India launched an Israeli-made spy satellite on Monday that will help it keep a close eye on its borders stretching from Pakistan in the west to China in the north and east.
The launch is significant for several reasons. First off, the all-weather advanced satellite that the Israelis themselves use for surveillance on nations such as Iran is an eye in the sky that Indian security planners have been demanding for long. India has its own sophisticated satellite imaging programme that gives pretty high resolution pictures, but, as a defence scientist once told me, they tended to go a bit blind in bad weather, especially during the monsoon.
The Israeli satellite is supposed to be an all-seeing all-weather platform that at a height of 550 kms lets you see things like a motorbike on the street. New Delhi apparently asked the Israelis to speed up the satellite after the Mumbai attacks in November when gunmen arrived on the shores of the country's financial capital in boats.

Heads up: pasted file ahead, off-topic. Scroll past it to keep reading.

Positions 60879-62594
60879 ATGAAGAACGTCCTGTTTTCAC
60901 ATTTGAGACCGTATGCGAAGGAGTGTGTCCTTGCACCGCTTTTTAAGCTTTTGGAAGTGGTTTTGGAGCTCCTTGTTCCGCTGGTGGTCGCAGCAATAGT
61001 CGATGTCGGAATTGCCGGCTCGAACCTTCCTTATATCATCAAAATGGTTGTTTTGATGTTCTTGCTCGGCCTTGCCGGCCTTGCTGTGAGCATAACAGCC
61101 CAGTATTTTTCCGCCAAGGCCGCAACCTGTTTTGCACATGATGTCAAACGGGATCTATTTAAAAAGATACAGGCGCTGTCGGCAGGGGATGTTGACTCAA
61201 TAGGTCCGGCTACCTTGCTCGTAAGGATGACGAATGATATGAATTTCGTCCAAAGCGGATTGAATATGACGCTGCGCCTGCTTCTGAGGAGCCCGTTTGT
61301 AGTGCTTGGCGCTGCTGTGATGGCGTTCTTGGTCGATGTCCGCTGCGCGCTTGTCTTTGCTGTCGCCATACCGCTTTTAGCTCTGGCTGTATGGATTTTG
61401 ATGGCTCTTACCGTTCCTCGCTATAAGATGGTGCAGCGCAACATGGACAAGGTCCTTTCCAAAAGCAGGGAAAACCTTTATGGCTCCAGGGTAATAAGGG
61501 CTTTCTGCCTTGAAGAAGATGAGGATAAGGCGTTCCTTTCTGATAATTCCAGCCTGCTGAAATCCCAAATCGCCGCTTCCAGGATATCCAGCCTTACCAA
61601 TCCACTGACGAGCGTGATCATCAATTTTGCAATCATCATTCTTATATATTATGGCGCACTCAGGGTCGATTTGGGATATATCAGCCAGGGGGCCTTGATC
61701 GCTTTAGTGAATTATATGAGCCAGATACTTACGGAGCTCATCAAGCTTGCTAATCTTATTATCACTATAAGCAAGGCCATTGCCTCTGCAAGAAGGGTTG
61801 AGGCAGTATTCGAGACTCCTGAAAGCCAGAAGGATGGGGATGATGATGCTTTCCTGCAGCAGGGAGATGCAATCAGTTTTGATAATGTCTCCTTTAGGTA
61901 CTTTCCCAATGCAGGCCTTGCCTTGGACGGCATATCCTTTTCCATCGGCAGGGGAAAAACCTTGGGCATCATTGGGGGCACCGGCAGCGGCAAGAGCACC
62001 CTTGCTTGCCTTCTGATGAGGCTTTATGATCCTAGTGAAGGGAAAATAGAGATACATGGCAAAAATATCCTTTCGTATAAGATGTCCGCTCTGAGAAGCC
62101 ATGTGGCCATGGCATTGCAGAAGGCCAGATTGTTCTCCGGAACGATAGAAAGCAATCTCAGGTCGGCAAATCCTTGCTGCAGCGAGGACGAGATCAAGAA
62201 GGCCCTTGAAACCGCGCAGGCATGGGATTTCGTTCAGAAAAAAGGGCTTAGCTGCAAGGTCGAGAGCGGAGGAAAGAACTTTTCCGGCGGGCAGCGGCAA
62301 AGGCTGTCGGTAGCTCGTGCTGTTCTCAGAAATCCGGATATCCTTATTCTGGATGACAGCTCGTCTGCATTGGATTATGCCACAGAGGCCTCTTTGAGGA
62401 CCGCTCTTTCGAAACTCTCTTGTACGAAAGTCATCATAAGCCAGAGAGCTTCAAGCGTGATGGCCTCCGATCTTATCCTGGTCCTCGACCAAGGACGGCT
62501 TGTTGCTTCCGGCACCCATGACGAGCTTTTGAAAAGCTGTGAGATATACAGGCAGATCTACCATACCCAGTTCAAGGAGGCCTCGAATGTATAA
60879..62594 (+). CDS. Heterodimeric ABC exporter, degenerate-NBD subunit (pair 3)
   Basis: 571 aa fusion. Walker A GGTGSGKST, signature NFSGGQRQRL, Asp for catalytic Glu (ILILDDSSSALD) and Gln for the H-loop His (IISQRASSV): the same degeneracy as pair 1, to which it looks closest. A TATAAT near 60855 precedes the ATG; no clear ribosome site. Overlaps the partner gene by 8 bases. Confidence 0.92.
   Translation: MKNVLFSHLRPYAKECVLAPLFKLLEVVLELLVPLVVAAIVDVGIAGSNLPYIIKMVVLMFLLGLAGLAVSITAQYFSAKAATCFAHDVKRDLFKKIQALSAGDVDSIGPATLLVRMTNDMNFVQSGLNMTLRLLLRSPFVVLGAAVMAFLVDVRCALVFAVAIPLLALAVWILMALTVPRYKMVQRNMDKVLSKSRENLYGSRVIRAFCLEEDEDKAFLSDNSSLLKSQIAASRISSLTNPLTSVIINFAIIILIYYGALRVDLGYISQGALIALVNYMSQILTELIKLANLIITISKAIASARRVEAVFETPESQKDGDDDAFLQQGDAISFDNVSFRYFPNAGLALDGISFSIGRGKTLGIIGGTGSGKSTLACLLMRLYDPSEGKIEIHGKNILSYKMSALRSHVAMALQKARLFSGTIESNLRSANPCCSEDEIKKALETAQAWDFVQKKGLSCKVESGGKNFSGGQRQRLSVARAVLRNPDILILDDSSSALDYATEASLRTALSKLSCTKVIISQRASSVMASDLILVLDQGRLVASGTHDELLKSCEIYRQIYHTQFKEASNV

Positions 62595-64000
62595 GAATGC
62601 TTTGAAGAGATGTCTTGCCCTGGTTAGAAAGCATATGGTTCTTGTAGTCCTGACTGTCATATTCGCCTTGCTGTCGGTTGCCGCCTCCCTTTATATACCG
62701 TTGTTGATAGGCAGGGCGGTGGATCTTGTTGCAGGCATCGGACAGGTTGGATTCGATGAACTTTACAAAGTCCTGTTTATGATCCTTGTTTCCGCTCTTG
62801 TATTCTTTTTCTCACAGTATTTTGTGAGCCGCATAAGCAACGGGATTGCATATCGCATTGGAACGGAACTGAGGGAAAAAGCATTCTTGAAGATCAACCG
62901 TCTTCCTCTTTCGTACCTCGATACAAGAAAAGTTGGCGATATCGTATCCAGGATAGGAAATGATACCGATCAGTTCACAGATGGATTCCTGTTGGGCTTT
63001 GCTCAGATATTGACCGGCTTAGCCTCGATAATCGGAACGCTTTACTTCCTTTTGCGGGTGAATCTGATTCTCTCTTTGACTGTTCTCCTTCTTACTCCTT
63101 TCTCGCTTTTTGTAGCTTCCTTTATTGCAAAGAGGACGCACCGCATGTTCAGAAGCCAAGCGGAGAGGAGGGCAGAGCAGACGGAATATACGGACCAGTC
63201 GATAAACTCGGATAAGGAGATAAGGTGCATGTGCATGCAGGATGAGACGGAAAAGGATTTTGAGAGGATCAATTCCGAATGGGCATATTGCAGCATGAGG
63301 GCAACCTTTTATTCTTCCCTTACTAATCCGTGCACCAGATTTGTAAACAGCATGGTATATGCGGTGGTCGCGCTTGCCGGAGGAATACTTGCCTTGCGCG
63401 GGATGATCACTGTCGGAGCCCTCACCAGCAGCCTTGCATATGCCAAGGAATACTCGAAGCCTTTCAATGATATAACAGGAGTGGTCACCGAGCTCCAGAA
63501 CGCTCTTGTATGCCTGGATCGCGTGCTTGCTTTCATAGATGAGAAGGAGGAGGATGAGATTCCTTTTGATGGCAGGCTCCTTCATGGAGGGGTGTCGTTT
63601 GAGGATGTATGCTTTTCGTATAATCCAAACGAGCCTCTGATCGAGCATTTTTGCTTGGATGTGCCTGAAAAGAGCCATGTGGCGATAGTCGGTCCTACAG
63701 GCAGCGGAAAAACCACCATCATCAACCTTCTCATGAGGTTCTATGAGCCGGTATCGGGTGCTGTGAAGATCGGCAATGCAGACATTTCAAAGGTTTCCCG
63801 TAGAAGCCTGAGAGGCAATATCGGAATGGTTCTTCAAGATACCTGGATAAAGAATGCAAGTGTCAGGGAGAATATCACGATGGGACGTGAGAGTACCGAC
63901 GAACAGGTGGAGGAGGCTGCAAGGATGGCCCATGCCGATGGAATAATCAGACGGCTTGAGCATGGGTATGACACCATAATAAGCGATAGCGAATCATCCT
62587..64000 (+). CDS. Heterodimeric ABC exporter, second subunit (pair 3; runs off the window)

The idea obviously would be to watch the borders, both land and sea on the west. But satellites such as these can also tell you about troop movements. Logically any big movement on the border with China would fall under its footprint.
Secondly, the launch underscores the tightening defence links between India and Israel, which, in the space of 17 years when India gave diplomatic recognition to Israel, stand transformed. Israel is India's second biggest defence supplier, behind Russia which had long enjoyed a virtual monopoly.